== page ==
Yet I never read that our Hungarians, and who, some would have all call’d Protestants, made the least scruple of the Turks denying the Emperor this Ceremony, but treated his Imperial Majesty in all Cases, as if he was a Person with whom no Measures were to be observed, breaking all their Truces and Cessations, seizing their Magazines, intercepting his Convoys, even when under Treaties and Capitulations. [Read more →]
October 10, 2008 1 Comment
I Brought the Hungarians in the Last Review, just to the Precipice of their own Ruine, when despising all the Concessions of the Emperor; which at the Intercession of the Protestant Electors, had been such, that the very Turks themselves suspected they could not refuse an Accommodation.
The Apprehensions of this, occasion’d the Turkish Ambassadors to make mighty Offers of Imaginary Honours, such as no People in the World, who had not projected the Absolute Ruine of Europe, would have the least Imagination could ever be made good.
Upon these Expectations, Count Teckeley, and Eighty of the Principal Nobility and Gentry of Hungary, enter into this black Contract, and agree with the Turks for Protection and Assistance against the Emperor; and on that Condition stipulate in the Name of all the Kingdom, to make Hungaria Tributary to the Turks, to become his Servants, and to pay to his Ottoman Highness a Tribute of 8oooo Crowns per Ann. Vid. Knowl’s Contin. fol. 28o.
October 3, 2008 1 Comment
IF the French King has been so severely censur’d for exciting the Turks to Invade the Christian Power of Europe, what shall we say to the Hungarians, who, for the particular Article of their Grievances, small compar’d with the General Peace of Europe, drew down the whole Powers of Mahomet upon their Fellow-Christians; and began the Terriblest, the most Bloody, and most Desperate War, that ever was between the Turkish and German Empire?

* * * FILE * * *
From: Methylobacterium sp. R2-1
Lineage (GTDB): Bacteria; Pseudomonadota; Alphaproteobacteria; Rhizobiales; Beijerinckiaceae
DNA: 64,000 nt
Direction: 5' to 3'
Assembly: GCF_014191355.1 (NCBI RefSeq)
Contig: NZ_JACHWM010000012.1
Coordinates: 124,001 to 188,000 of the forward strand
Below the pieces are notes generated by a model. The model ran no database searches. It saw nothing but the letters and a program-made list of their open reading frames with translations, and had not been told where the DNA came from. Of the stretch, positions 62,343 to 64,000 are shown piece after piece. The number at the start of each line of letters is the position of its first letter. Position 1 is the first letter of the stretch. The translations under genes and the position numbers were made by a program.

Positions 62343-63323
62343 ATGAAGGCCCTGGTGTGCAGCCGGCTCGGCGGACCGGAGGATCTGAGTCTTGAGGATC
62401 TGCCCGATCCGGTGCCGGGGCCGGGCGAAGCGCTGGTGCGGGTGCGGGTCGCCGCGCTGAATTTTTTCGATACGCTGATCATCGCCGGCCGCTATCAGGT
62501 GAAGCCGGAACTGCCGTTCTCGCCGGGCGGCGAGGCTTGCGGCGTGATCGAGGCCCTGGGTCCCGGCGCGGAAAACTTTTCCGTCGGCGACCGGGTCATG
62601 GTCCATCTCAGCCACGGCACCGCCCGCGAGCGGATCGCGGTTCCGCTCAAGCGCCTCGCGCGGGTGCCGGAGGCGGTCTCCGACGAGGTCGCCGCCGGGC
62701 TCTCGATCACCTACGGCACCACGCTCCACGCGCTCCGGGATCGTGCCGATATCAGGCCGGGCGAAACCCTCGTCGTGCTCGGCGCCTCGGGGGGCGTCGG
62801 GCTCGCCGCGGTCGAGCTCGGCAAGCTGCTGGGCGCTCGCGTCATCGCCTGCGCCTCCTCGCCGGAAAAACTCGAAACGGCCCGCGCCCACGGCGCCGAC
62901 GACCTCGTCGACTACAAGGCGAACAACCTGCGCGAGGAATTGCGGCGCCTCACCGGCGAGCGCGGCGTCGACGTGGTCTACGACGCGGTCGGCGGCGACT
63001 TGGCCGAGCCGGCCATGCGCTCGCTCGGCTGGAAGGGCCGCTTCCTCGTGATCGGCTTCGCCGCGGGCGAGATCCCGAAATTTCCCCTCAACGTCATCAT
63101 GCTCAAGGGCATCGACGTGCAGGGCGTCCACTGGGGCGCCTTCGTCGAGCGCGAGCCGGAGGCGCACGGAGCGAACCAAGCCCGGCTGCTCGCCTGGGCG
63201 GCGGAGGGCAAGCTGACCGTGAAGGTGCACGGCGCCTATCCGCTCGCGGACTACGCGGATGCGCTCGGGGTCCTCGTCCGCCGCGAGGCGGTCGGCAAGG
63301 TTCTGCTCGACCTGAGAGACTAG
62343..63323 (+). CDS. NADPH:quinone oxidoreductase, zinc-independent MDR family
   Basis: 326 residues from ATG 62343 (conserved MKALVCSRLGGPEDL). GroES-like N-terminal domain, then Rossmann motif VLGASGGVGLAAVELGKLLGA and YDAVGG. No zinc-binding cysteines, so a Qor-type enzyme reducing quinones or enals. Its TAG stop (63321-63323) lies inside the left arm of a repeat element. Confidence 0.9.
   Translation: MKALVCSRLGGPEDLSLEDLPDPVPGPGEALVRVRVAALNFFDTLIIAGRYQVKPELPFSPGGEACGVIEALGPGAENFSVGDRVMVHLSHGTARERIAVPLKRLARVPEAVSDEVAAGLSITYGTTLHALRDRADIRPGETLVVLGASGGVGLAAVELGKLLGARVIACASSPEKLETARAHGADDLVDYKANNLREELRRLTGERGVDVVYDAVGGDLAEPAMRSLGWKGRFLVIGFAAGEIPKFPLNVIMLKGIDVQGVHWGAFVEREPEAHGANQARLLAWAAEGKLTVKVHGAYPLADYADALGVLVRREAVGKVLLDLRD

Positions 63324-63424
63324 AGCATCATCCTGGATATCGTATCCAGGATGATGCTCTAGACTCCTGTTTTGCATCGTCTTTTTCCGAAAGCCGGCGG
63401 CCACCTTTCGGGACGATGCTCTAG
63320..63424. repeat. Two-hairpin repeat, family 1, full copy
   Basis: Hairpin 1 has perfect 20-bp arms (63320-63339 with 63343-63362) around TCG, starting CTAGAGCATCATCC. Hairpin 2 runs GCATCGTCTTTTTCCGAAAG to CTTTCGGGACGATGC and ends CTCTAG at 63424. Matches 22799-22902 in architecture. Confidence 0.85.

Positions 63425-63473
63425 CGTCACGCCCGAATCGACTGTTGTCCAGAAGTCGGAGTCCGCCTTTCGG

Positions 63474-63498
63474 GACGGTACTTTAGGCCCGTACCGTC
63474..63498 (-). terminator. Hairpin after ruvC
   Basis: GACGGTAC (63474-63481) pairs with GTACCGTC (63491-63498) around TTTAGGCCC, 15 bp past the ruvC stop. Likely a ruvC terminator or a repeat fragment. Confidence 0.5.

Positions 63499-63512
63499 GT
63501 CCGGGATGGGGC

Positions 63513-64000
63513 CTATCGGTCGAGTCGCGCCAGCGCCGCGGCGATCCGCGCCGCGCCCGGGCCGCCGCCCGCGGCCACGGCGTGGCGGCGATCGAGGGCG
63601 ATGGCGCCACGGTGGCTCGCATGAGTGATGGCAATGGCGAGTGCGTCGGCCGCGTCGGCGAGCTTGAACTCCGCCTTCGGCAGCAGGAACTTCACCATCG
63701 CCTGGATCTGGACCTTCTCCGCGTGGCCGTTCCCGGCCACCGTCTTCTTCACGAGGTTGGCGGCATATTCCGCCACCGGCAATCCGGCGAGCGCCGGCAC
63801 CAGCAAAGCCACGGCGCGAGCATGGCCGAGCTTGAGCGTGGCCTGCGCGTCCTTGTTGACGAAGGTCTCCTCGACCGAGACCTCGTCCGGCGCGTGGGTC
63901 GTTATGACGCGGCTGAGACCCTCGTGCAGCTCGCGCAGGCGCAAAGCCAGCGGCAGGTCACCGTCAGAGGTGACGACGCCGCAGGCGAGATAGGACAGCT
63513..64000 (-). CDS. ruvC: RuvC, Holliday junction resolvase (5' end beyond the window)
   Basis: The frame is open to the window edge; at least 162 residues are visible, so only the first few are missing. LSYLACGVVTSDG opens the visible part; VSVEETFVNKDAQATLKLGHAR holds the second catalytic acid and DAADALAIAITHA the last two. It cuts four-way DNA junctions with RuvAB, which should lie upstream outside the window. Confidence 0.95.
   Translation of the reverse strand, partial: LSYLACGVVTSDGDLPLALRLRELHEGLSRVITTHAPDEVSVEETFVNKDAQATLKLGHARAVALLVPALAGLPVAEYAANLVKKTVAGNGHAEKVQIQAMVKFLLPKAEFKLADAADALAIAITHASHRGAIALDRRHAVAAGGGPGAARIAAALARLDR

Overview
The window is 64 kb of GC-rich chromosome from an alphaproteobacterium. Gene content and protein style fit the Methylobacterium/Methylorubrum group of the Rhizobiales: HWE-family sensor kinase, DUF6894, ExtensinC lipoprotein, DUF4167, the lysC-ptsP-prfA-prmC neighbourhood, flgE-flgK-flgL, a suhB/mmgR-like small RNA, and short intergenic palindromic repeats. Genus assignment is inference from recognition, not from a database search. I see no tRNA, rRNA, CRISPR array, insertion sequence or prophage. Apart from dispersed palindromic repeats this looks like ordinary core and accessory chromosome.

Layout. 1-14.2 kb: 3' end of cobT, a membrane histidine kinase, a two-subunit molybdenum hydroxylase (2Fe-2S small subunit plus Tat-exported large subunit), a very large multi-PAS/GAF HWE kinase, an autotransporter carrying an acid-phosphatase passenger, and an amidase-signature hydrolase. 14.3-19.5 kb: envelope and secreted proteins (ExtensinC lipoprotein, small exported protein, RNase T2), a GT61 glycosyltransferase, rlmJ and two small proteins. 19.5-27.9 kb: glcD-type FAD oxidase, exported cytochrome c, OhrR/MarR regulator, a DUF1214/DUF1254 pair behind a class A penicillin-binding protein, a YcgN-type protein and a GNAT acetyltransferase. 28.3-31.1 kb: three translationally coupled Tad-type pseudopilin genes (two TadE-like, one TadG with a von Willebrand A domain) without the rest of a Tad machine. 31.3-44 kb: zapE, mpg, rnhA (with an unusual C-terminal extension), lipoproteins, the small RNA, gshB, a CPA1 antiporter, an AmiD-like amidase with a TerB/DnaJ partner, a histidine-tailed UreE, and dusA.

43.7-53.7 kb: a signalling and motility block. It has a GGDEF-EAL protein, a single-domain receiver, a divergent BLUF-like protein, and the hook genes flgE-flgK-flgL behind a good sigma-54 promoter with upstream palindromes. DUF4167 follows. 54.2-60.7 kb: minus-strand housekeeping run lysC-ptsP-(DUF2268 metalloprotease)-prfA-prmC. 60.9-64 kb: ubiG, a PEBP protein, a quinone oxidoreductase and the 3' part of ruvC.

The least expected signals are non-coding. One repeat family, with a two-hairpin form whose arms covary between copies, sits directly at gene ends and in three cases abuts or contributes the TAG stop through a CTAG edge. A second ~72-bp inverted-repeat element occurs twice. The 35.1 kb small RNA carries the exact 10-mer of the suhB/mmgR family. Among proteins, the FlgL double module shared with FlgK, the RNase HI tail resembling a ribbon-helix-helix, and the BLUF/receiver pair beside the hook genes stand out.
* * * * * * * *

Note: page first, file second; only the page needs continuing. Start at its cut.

And be it that the Germans assisted by almost all the Princes of Christendom got the better, and that a series of Unexpected Victories ended that War Gloriously for the Emperor; yet the Hazard Europe ran in the first Part of it, and the Blood and Treasure it cost the German Empire before the Turkish Power was reduc’d, was such, as no Age can parallel.
When the Count Wesselini, who headed the first Insurrection, had kept the command about 2 or 3 Years, having carried it on with great Success, and in a great Measure ruin’d the Affairs of the Emperor on that Side, in the Year 1628. he died; and the Malecontents chose Count Teckeley in his Room. During these 2 Years of Count Wesselini, the Germans were Massacred on every Side, and the Towns clear’d of them, and the Affairs of the Emperor came to a very low Ebb. Teckeley assisted by Prince Abassi of Transylvania, grew formidable, and having secur’d all the upper Hungary, Invaded the Hereditary Provinces of Austria and Moravia.
Many and Great Encounters happen’d between the Germans and Hungarians, (during Count Wesselini’s Government) in which the latter generally had the better, and the Imperialists lost Ground every Day. [Read more →]
September 30, 2008 No Comments